Writer: Rian Johnson (screenplay), George Lucas (characters)
Cast: Daisy Ridley, Mark Hamill, Carrie Fisher, Oscar Isaac, Adam Driver, John Boyega, Kelly Marie Tran, Domnhall Gleeson, Andy Serkis, Benicio Del Toro, Peter Mayhew, Anthony Daniels
Running time: 152mins
What’s the story: With the First Order hunting the Resistance into extinction, Rey (Ridley) seeks out Luke Skywalker (Hamill) to bring him into the fight.
What’s the verdict: Of the new wave of adventures set in a galaxy far, far away, The Last Jedi has the toughest mission to date. To do something different.
Writer/director Rian Johnson knows The Empire Strikes Back 2.0 won’t do if hope for the franchise is to stay alive. Consequently, he delivers a Star Wars movie with fresh themes and new plot beats. Made with the glee of a hungry director whose orders were to defy expectations.
Don’t worry, there are still lightsaber duels, impressive enemy frigates (we particularly like the Dreadnaught), X-wings and TIE-fighters. And elements of Empire, Return of the Jedi… and touches of the prequels (more on that later).
Picking up shortly after the events of The Force Awakens, the First Order has, if you will, struck back. The Resistance is scattered and faces obliteration. General Leia (Fisher) commands aboard her ship, but her transport and its convoy are being pursued by Snoke’s armada… and their shields are weakening.
Poe (Isaac) mounts a risky sabotage mission to buy the Resistance fleet time to escape. Meanwhile, Rey (Ridley) attempts to persuade Luke (Hamill) to return from his island exile and lead the counterattack. Kylo Ren (Driver) has designs on turning Rey’s passion into a power for the First Order.
Rian Johnson has only one previous sci-fi movie in his filmography. Luckily, it is Looper, the best film of 2012. He brings that film’s attention to character and plot here. The Last Jedi’s storyline is a long and winding road, but important twists and plot bends pay off. Even throwaway moments such as BB-8 being mistaken for a slot machine at a swanky casino lay the seed for a later punchline.
Johnson also delivers an epic sweep, reminiscent of Peter Jackson’s Lord of the Rings as much as Lucas’ original trilogy. Sweeping shots over the crags and hills of Ireland’s Skellig Michael, doubling here as Luke’s self-imposed island prison, lend Episode VIII a majesty and sense of folklore reminiscent of when Alec Guinness first took up the lightsaber.
An opening battle above the Resistance’s hideout planet echoes the spectacle of Rogue One’s climactic assault (admittedly without topping it).
None of this works without characters to champion. Again, Johnson builds on Lawrence Kasdan, Michael Arndt and J.J. Abrams good work in The Force Awakens to deepen new characters Rey, Poe and Finn (yes, he does have something to do).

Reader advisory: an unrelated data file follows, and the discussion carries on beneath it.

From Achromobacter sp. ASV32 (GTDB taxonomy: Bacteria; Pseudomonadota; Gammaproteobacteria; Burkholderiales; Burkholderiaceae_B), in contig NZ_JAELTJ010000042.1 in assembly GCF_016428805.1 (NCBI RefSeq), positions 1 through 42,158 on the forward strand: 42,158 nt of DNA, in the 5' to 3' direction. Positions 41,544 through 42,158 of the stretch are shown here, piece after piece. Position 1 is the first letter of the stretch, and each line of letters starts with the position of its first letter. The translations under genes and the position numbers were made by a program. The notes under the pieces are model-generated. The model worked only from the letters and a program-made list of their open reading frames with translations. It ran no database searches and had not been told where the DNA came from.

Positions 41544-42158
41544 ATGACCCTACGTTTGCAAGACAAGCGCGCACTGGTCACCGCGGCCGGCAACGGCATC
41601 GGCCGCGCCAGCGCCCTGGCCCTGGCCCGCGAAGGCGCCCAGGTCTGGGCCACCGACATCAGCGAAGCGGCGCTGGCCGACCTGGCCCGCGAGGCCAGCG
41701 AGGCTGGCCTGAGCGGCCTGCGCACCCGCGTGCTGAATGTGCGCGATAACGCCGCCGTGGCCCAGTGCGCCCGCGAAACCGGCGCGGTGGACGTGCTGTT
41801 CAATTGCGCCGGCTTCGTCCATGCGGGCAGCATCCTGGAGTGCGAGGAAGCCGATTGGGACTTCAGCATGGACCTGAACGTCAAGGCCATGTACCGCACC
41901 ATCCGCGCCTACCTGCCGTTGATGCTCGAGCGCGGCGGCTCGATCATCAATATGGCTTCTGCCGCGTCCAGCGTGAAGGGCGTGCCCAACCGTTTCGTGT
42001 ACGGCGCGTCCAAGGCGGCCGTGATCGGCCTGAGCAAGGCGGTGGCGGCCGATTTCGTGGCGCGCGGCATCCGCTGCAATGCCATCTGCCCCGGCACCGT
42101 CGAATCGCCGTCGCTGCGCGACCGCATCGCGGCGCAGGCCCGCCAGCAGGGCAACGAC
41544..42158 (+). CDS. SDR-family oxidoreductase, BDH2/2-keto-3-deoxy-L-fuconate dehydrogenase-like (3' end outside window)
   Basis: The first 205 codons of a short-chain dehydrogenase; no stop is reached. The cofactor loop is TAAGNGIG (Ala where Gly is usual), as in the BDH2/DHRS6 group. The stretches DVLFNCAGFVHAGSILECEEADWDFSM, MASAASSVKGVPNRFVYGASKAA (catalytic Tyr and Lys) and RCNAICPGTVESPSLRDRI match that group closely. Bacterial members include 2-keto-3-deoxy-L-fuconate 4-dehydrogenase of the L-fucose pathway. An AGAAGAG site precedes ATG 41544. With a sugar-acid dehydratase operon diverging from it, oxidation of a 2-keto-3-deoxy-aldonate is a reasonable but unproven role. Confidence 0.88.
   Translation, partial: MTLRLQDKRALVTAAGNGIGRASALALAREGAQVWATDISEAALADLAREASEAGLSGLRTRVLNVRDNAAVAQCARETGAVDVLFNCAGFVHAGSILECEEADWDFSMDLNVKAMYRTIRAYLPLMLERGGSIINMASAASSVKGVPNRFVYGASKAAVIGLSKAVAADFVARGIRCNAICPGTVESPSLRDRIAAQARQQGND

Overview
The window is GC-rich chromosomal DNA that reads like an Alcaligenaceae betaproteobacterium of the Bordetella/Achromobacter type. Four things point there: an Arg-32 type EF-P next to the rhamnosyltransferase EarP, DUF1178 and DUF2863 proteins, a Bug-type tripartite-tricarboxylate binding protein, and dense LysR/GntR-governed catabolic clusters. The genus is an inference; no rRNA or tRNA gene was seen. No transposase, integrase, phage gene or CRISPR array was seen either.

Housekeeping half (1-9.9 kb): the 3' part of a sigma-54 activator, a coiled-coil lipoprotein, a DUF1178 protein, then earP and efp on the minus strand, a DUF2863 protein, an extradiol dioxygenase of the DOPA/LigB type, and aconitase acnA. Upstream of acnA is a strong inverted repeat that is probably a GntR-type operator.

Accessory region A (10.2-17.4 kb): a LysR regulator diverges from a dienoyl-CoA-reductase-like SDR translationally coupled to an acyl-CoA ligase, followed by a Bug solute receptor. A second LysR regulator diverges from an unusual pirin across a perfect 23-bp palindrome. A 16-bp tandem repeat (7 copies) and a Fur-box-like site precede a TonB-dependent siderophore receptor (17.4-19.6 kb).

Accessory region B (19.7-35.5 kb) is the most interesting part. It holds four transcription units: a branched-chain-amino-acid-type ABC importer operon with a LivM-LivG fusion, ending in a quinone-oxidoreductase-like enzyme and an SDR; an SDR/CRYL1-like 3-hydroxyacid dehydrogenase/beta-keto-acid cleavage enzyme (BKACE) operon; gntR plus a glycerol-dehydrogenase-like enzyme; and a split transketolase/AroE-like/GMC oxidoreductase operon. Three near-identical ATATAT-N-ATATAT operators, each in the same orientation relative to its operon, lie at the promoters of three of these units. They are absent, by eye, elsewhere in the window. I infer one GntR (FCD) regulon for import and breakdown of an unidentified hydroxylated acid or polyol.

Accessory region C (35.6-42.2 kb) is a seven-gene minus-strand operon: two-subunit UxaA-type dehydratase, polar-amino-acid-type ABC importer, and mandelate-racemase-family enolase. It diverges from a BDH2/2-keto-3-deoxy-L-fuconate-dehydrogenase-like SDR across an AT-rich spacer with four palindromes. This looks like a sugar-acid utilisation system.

Crucially, he also lands the aged Luke Skywalker. Wide-eyed wonder is replaced with weary cynicism and caustic humour, without betraying the character.
Not all is perfect. At 152 minutes it is overlong, and Johnson over-indulges on cute critter comedy moments. Note: a little Porg goes a looooong way. CGI sets occasionally recall the airbrushed emptiness of Lucas’ prequels (see an extended sequence in a gaming resort for reference).
Plus, without wanting to come over all Sith, Daisy Ridley struggles with Rey’s key dramatic moments, dialogue delivery missing the required high notes. Sizzling the screen when facing off against elite First Order warriors, she is better at heavy duty action than heavy emotional lifting.
Thankfully, this is the only thespian stumble. Isaac and Boyega are dab hands at this derring-do. Newcomer Tran brings optimism and battle-hardened grit as Resistance fighter Rose, caught up in the mission. Benicio Del Toro we hope returns as galactic huckster DJ…
Driver takes Kylo Ren into emotional areas new, and we’ve a soft spot for Gleeson’s preening cur Hux. We’ll reveal nothing about Serkis’ Supreme Leader Snoke save we dig his retro 80s-nightclub décor…
Then there are Hamill and Fisher. Added poignancy due to her death late last year, Fisher’s final performance in the role that immortalised her carries the warmth, wit and muscle that made the character so beloved.
Hamill too breathes seasoned life into Luke Skywalker, a pivotal figure in this episode. And given some of the saga’s straight-up coolest moments in the climactic confrontation.
Not that we’re divulging anything else about the climax. Or other surprises Johnson throws our way. At least three biggies will shock, delight and moisten the eyes…
Which is why The Last Jedi successfully continues the saga. Come the closing scene, anticipation for episode IX positively crackles. 2019 cannot come quick enough.